"I live in alternate realities, am fascinated by the way the world works, and never leave home without a sketchbook. I enjoy getting my hands dirty and believe in learning by doing. Good writing and beautiful old buildings fill me with a sense of wonder. I love to swim, go on long walks, observe bugs, and read anything from absolute trash to themes of sexuality, gender, world cultures, and human behavior, most of which, often seep into my work as a designer.
But whether it is hiking, Indian history, or gender and sexuality, I always draw what I feel. I used to hoard sketchbooks, and yet I was afraid to use them and ‘spoil’ them. A month of rigorous and continuous life drawing, and an encouraging professor in my first semester of college changed that. I got a glimpse of what practice could do and I never quite stopped.
A shield during awkward dinner parties, a tool to slow down, observe, and something to remember the world in. Sketching is my motivation to see more of the world and I see far better when I draw.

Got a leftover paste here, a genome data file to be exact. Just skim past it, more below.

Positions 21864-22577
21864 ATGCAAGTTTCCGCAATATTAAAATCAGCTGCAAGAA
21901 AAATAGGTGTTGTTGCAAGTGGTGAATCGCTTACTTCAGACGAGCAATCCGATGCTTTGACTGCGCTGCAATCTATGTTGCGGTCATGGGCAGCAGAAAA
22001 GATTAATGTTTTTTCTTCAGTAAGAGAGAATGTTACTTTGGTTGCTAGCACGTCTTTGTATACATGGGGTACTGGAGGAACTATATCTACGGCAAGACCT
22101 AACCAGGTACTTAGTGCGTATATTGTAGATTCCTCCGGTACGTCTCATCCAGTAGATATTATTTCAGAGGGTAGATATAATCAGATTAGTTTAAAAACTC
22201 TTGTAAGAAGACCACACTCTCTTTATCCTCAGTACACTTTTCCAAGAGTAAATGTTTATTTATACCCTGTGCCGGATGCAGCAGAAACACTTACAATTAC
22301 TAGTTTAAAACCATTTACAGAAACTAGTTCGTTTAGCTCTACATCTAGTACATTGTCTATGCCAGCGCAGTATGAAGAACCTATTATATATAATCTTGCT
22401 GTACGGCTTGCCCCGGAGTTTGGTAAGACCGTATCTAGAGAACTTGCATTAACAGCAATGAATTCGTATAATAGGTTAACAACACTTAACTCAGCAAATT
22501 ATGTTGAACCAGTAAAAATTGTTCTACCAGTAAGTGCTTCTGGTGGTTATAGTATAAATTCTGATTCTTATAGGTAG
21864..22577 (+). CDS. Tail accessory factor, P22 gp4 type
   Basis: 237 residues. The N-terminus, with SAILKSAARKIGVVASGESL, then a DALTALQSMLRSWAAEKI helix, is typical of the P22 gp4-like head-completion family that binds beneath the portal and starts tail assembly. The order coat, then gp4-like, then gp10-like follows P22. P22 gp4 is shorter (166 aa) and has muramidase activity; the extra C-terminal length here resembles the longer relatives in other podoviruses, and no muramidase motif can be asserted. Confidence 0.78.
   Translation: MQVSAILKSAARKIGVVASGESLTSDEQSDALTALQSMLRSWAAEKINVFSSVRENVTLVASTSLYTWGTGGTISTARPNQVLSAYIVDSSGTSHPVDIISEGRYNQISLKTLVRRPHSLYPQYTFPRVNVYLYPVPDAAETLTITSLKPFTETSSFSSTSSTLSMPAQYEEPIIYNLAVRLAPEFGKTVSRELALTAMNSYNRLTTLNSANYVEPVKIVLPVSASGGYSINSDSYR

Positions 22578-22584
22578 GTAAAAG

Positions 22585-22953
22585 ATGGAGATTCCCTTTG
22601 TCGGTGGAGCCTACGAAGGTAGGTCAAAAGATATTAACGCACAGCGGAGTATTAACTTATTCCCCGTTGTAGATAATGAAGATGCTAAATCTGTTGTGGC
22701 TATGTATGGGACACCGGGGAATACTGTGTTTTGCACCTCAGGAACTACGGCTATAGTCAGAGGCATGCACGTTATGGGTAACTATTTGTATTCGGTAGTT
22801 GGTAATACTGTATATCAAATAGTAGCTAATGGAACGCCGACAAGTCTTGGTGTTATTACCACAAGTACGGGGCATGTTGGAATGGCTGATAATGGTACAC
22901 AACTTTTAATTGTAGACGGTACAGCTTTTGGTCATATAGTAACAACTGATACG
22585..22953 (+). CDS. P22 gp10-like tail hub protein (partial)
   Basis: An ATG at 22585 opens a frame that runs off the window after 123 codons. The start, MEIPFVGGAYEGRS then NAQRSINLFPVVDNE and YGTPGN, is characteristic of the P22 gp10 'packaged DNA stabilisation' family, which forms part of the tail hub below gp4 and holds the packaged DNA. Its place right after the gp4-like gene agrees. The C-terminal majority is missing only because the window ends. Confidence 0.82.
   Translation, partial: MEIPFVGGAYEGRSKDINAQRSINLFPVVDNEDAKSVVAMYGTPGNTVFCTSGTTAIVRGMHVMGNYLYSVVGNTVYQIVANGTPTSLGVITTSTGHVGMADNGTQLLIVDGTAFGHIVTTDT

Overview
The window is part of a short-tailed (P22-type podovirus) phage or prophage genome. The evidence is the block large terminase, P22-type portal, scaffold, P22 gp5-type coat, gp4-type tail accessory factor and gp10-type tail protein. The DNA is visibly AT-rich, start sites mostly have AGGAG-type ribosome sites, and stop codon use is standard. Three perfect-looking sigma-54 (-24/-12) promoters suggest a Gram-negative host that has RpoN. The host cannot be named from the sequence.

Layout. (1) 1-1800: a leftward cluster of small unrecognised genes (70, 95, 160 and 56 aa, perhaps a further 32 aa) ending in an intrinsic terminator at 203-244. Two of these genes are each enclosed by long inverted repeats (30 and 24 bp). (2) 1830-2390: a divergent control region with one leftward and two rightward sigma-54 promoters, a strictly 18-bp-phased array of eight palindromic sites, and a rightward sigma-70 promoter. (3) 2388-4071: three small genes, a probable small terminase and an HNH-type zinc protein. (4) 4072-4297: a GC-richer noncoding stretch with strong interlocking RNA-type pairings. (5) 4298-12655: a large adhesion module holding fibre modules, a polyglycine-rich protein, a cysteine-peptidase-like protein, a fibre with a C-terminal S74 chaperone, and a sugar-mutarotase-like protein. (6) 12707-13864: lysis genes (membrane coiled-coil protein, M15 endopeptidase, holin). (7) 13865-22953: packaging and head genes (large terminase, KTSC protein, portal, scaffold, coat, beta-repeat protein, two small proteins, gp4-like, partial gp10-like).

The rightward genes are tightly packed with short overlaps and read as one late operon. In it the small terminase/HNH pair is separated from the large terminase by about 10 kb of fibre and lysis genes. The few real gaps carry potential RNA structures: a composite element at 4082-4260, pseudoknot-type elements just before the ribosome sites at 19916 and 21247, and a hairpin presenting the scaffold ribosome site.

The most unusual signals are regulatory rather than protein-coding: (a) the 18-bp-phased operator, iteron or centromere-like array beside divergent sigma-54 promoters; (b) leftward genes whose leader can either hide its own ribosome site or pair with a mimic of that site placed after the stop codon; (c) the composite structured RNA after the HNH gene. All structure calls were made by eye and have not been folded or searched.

I never really leave home without a sketchbook and it was only natural for me to carry one with me during my last trek, which was the Rupin Pass Trek.
I had recently bought the Kaagazi watercolour sketchbook and decided to take it along. Sun, hail or snow, sketching never stopped and I don’t think the cold bothered me at all, while I was painting. It is only when the drawing stops, that the cold hits you!
This sketchbook has also gone with me to the top of the Afarwat Mountain in Kashmir and down to backwaters of Allepey as well
I like to finish my sketches wherever I sketch them, down to colouring and writing. This way i usually get to keep the unadulterated 'feels' that I feel at that moment and place.
I like to keep bits of paper, tickets, or fallen leaves or even dead bugs that I find.
Doing stupid things like climbing to the edge of a cliff for the view, or sitting on a freezing mountain top to capture the first rays of the sun or forgetting that you are in the way of a group of yaks while sketching, ‘just to fill a page in my journal’ are really worth it.”
- Ishita Jain